RALEIGH – North Carolina electricity customers could pay an extra $181 million a year, thanks to the efforts of a consumer advocate that’s supposed to represent customers’ interests. That’s according to a new John Locke Foundation Spotlight report.
The N.C. Public Staff wants electricity users to pay a “fee” for a “public benefits fund,” said Daren Bakst, JLF Legal and Regulatory Policy Analyst. “Clearly, this ‘fee’ is a tax,” he said. “In order to receive electricity, consumers would be required to pay an extra charge that has nothing to do with the actual cost of producing electricity.”
The additional fee would be calculated based on the amount of electricity a family or business uses, said Bakst, who wrote the report with JLF research intern Geoffrey Lawrence. “In other words, it is a tax for the ‘sin’ of using electricity,” he said. “The more electricity customers use, the higher the fee.
“The public should know about this proposal,” Bakst added. “But as is the case in other states with similar taxes, the true nature of this ‘fee’ is being hidden from public view.”
The State Energy Office estimates that when applying the national average rate for similar tax schemes used in other states, such a program would cost $181 million annually in North Carolina.
Bakst questions the Public Staff’s support for the plan. “This agency is supposed to represent the interest of consumers before the Utilities Commission,” he said. “A consumer advocate should fight a tax increase. Unfortunately for North Carolinians, the Public Staff is the agency recommending the new sin tax.”
Proponents of the plan have even questioned whether such a tax has to be passed by the state legislature, Bakst said. “Some proponents would like to get around the legislature altogether and simply let the Utilities Commission create this new tax,” he said. “Besides being unethical, such a move would likely be illegal.”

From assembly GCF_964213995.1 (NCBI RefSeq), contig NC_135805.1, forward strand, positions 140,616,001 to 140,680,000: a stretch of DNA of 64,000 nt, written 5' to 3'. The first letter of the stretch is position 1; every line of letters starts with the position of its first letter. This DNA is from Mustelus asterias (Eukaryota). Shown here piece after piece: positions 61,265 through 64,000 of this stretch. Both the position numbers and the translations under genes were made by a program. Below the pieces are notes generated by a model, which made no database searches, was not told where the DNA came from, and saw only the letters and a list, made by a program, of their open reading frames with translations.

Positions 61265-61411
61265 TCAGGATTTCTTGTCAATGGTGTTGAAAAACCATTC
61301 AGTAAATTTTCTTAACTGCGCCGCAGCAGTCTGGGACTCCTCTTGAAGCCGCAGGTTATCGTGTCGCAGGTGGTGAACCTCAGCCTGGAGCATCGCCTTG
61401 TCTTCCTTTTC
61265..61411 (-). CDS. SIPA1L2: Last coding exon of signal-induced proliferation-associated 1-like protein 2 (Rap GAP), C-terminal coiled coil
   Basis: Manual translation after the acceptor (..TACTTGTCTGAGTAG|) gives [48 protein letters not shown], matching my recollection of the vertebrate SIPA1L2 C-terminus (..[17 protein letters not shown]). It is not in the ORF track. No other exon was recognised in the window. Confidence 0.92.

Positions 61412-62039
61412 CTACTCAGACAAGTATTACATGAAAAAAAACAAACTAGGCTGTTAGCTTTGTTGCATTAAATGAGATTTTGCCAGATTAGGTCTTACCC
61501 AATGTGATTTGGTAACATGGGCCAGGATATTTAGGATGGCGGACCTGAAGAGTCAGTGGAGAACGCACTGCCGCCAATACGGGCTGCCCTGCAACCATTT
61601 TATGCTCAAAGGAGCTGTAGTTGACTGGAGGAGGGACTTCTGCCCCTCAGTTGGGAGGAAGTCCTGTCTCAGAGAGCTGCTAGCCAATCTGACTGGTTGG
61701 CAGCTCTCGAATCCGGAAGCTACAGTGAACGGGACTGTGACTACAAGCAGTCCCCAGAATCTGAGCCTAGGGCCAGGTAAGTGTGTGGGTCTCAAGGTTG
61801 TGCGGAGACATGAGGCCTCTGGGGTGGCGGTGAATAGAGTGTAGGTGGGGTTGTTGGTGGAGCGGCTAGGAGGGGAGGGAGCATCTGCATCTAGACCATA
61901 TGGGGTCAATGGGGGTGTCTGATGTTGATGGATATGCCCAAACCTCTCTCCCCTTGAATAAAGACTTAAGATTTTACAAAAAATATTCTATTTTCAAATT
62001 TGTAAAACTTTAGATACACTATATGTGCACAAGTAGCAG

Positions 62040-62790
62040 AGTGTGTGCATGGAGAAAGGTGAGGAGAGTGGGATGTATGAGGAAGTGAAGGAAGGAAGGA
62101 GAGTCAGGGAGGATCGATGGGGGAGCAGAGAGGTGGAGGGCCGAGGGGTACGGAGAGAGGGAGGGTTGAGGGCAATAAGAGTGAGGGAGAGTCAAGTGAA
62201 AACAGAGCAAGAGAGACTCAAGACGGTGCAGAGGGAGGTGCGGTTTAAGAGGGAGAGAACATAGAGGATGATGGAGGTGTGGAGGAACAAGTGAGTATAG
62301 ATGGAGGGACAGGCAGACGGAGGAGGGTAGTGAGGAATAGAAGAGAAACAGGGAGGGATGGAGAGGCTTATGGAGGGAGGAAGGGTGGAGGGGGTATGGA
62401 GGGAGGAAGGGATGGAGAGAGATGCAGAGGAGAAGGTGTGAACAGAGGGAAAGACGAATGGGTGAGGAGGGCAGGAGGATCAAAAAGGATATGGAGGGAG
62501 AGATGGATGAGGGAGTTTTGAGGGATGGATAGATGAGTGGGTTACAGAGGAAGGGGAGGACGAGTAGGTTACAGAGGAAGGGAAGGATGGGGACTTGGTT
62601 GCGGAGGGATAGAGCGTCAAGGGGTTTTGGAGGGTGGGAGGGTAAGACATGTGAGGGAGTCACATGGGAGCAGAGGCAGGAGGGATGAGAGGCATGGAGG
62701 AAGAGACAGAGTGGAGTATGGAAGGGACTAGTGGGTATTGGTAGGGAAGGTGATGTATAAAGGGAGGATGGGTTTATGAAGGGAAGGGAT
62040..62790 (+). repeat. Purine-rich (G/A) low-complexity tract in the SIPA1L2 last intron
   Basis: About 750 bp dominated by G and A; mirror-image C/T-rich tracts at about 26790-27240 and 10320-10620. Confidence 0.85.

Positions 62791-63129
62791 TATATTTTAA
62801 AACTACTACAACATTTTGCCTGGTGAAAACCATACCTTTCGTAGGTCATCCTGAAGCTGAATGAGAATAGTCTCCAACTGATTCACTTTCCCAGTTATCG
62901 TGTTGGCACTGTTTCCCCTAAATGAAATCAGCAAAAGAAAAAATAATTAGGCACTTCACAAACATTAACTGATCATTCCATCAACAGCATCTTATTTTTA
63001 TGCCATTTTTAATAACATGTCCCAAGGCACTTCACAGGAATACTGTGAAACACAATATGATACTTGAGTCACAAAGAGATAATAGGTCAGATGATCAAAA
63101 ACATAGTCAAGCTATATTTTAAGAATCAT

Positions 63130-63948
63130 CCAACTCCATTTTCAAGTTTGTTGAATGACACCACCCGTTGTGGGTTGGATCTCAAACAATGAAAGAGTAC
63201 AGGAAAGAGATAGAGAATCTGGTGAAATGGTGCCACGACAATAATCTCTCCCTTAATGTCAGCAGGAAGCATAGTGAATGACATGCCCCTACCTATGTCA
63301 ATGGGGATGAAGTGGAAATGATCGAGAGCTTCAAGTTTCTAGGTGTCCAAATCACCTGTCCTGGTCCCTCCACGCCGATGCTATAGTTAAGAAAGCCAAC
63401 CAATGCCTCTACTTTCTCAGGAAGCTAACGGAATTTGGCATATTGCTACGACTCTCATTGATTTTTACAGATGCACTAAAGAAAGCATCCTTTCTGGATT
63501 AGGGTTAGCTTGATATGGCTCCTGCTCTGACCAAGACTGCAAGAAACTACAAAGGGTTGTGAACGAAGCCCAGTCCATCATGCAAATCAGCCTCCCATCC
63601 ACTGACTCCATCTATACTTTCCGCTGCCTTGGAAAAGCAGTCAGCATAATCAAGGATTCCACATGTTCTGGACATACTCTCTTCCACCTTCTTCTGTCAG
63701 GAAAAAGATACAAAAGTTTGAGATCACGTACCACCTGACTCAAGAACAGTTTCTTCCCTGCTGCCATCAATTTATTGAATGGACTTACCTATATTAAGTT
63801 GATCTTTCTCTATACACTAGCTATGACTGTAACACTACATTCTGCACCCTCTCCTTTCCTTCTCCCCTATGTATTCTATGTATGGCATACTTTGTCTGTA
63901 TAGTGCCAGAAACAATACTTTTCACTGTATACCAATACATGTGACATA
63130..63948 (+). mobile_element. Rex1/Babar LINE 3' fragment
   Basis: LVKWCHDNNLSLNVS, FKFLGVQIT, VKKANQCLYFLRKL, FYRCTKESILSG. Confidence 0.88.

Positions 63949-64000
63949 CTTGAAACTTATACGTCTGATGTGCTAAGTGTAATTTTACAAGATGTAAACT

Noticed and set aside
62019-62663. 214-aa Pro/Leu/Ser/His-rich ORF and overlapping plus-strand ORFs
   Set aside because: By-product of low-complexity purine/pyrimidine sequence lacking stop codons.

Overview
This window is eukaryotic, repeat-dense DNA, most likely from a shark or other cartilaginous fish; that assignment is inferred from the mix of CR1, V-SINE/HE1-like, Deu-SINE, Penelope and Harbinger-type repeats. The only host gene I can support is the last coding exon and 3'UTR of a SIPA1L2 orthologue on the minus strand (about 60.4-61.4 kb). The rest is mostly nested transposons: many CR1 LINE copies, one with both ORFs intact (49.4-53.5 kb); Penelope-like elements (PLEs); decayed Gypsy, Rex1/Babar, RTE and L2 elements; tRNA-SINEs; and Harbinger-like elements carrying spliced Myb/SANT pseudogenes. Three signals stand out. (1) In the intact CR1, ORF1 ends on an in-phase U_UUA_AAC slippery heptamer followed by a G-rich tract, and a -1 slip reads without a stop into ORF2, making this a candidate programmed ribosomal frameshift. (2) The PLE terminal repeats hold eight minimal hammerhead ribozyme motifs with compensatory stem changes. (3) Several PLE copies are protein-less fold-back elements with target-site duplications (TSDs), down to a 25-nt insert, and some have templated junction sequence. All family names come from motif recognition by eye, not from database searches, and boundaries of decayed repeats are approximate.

State law requires the Utilities Commission to set rates based on the costs of providing electricity, Bakst said. “There is nothing in the statute that gives the Commission the power to charge a separate tax that falls outside of the rate-making process,” he said. “Even the Public Staff has been forced to recognize there is a legitimate question about whether the Commission has authority to approve the ‘sin’ tax.”
Even if they thought they had the authority, utility commissioners should defer to the legislature on a policy issue of this magnitude, Bakst said. “If North Carolina’s elected lawmakers want to punish people for using electricity and increase their taxes, they should hold an open, public debate on the issue,” he said. “They also should not try to hide the tax with misleading names. Proponents of these sin taxes in other states try to disguise their true nature by giving them innocent-sounding names like ‘non-taxable fixed charge.’
“If the tax supports worthy programs, there should be no need for deception,” Bakst added. “The potential costs and benefits of these programs should be weighed against other taxpayer priorities as part of the state budget process.”
Environmental groups and the Public Staff view electricity use as a problem and will take actions without any regard to the costs consumers will have to incur, Bakst said. “To environmental extremists and other proponents of this extra fee, the use of electricity, which allows us to warm our homes and function in modern society, is a sin and needs to be reduced,” he said. “This horrible sin is the difference between living in the 19th century and the 21st century.”
Daren Bakst and Geoffrey Lawrence’s Spotlight report, “Smokes, Booze … and Electricity? A new sin tax on electricity could be on its way,” is available at the JLF web site. For more information, please contact Bakst at (919) 828-3876 or [email protected]. To arrange an interview, contact Mitch Kokai at (919) 306-8736 or [email protected].